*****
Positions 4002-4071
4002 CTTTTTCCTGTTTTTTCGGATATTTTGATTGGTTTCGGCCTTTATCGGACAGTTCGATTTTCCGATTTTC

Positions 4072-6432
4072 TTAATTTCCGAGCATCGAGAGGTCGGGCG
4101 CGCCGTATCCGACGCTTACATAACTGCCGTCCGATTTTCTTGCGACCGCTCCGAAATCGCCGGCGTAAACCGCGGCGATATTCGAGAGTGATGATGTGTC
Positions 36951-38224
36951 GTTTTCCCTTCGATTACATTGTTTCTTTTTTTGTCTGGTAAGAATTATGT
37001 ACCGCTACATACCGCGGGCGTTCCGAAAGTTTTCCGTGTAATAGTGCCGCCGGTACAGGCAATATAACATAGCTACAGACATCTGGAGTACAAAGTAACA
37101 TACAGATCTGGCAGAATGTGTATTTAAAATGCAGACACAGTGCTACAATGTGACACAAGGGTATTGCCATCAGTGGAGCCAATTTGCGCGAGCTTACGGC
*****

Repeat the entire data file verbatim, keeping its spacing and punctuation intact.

Positions 4002-4071
4002 CTTTTTCCTGTTTTTTCGGATATTTTGATTGGTTTCGGCCTTTATCGGACAGTTCGATTTTCCGATTTTC

Positions 4072-6432
4072 TTAATTTCCGAGCATCGAGAGGTCGGGCG
4101 CGCCGTATCCGACGCTTACATAACTGCCGTCCGATTTTCTTGCGACCGCTCCGAAATCGCCGGCGTAAACCGCGGCGATATTCGAGAGTGATGATGTGTC
Positions 36951-38224
36951 GTTTTCCCTTCGATTACATTGTTTCTTTTTTTGTCTGGTAAGAATTATGT
37001 ACCGCTACATACCGCGGGCGTTCCGAAAGTTTTCCGTGTAATAGTGCCGCCGGTACAGGCAATATAACATAGCTACAGACATCTGGAGTACAAAGTAACA
37101 TACAGATCTGGCAGAATGTGTATTTAAAATGCAGACACAGTGCTACAATGTGACACAAGGGTATTGCCATCAGTGGAGCCAATTTGCGCGAGCTTACGGC